Well…..the last year has been …unique to say the least. Besides covid, my life has been a bit crazy which atleast partially resulted in my absence from my blog post.
First let me give an update. I attempted the OSCE a second time and unfortunately did not pass. My second attempt was after completing the my SLAE 32 certification which gave me a firm foundation of assembly programing including socket calls, hand creating reverse shells and basic malware reverse engineering. This attempt came after mastering the Vulnserver server, mastering fuzzing and blindly recreating exploits from exploitdb. While I enjoyed my journey to what was ultimately failure… if I am honest I disliked the destination. Without giving away any trade secrets I felt as though the original OSCE exam was disconnected from the course material. Key concepts were not covered and the material was dated to Windows Vista. My attempt was in late 2019 and so I am specifically referring to the now deprecated version of the OSCE not the OSCE3 which I’m sure is much better. It was annoying not passing and very demotivating. I took a break, focused on work and mapped out my next steps as far as a professional development.
Then came covid! As with most of the professional world, I found my self working from home. Stuck at home(all the time), working more than ever with no boundaries between worktime and personal time… I was determined to figure out something to do to stay same. Having acquired my CISSP,CCNP,OSCP and SLAE32 I was looking for something security focused and complementary…something that would be interesting! For several months I couldn’t find anything! While SANS had a lot of interesting certifications they were all expensive! Also having acquired 4 certifications I wondered to myself to what end would I acquire an additional certification. I’ve seen plenty of technology professionals contiune to accumulate certifications with some folks having double digit quanities. I wanted something different, something more permanent than a ceritifcation that would expire in a few years or no longer be relavent in 10.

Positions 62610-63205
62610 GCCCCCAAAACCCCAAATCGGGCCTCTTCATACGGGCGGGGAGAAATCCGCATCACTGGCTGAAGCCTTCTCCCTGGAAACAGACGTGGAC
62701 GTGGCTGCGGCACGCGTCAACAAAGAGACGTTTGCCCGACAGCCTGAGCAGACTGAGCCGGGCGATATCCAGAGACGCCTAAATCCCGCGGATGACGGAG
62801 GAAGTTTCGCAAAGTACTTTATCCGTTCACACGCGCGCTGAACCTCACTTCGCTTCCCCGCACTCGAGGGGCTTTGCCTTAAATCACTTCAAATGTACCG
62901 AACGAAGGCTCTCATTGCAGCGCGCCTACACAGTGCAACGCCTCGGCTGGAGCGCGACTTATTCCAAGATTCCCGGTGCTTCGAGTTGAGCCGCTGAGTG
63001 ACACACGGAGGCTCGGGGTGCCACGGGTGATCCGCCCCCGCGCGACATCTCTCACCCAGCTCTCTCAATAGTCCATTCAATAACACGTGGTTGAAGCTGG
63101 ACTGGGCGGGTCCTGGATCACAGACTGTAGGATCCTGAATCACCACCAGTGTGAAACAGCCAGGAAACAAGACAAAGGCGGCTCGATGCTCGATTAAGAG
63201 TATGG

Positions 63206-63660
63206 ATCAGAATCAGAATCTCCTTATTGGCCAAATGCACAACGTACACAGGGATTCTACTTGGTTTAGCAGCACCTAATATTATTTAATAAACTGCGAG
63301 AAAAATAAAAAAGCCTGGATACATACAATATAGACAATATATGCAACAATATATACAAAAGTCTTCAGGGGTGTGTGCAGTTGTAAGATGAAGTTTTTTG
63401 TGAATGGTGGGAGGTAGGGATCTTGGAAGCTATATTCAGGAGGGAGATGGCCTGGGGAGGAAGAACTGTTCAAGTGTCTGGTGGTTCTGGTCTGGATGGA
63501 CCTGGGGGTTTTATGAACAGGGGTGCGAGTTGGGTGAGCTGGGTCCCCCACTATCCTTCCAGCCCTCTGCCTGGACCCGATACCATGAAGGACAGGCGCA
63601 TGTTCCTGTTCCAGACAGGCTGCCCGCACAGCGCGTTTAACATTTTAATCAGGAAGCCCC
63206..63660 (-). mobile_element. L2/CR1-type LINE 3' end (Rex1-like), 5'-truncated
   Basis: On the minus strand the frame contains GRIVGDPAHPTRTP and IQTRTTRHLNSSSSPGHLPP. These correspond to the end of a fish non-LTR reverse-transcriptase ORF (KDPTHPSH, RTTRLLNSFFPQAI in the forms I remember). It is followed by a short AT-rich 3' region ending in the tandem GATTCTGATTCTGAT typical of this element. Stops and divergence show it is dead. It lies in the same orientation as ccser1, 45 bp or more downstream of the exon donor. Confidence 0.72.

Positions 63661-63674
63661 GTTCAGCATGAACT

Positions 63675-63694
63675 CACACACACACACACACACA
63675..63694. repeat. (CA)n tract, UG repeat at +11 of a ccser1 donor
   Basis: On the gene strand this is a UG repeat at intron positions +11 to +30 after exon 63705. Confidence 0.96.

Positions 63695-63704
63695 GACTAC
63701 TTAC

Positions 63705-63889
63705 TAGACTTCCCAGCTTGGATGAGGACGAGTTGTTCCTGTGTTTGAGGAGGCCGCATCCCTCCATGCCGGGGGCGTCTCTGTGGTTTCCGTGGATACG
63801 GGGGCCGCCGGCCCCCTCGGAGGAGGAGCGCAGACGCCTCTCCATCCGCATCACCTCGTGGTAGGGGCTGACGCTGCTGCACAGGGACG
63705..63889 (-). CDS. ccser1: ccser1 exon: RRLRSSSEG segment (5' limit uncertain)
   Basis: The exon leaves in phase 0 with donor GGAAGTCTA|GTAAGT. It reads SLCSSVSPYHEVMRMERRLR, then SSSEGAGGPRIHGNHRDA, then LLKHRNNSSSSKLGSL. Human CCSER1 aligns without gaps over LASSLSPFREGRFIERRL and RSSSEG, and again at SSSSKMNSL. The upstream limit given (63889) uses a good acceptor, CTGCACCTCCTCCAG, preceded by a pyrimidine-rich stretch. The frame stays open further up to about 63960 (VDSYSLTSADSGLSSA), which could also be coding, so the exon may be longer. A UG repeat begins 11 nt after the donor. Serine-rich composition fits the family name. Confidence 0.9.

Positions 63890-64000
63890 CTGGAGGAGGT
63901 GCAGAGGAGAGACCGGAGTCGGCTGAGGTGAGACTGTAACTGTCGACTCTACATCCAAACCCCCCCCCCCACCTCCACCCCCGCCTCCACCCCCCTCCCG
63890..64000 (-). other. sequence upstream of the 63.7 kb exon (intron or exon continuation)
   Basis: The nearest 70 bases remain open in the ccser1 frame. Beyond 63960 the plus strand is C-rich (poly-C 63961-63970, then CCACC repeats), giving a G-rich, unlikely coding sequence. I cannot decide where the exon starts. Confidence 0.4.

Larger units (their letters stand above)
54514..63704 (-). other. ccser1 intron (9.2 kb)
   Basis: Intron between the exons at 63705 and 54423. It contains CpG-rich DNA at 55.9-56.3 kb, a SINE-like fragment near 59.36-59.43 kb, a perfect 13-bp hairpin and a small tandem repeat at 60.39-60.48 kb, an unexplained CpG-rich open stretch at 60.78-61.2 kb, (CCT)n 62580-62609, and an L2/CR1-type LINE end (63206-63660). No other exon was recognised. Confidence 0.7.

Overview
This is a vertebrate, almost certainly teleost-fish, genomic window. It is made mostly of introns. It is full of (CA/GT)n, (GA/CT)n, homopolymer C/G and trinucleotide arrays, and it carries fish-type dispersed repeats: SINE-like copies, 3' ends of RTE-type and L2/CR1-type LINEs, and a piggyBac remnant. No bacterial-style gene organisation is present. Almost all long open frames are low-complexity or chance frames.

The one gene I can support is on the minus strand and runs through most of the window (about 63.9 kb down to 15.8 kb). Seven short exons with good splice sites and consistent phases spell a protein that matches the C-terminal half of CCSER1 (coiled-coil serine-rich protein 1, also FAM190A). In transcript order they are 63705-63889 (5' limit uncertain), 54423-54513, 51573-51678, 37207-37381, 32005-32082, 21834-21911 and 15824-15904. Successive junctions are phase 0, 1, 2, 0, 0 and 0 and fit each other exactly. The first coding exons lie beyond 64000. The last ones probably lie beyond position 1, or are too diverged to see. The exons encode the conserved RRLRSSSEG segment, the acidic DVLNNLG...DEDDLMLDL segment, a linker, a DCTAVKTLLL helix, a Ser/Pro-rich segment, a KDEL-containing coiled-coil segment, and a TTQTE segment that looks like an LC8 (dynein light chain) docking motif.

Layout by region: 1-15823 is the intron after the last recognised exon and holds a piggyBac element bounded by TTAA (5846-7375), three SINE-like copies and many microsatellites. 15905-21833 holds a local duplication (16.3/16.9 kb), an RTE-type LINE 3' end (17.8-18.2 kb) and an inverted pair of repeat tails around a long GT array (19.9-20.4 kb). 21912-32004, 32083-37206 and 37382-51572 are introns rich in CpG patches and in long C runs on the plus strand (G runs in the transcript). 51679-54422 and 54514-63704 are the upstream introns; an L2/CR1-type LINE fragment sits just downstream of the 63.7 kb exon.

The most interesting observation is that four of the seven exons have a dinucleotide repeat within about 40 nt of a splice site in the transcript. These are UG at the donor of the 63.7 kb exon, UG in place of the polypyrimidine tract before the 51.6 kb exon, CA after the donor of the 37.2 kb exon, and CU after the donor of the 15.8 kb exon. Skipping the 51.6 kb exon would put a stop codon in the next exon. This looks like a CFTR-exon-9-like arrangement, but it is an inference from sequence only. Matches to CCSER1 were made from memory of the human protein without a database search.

After some linkedin stalking and some Google-KungFu I came to the conclusion that a PhD made sense. A doctorate degree in cyber security would be more permanent than a certification. Academic research always interested me since my Master’s Thesis and a Doctorate would provide that opportunity. I began to do some research and found a couple programs that I could do online, was regionally accredited, could be completed without giving my day job and ultimately landed on Marymount University’s Doctorate of Science in Cyber Security. The program seemed to check all my boxes. It seemed like a credible program and was also recognized by the NSA as an NSA Academic Center of Excellence in Cyber Defense Education.
I’m 18 units into a 36 unit post master degree program…and its awesome. Doctoral programs are opportunities to take subject matter expertise and meld that with academic process. I’ve learned concepts in Machine Learning, Cyber Threat Intelligence, Cyber Security Public Policy, Malware Analysis, and so much more! As of the writing this blog post I’ve published an academic paper to a journal.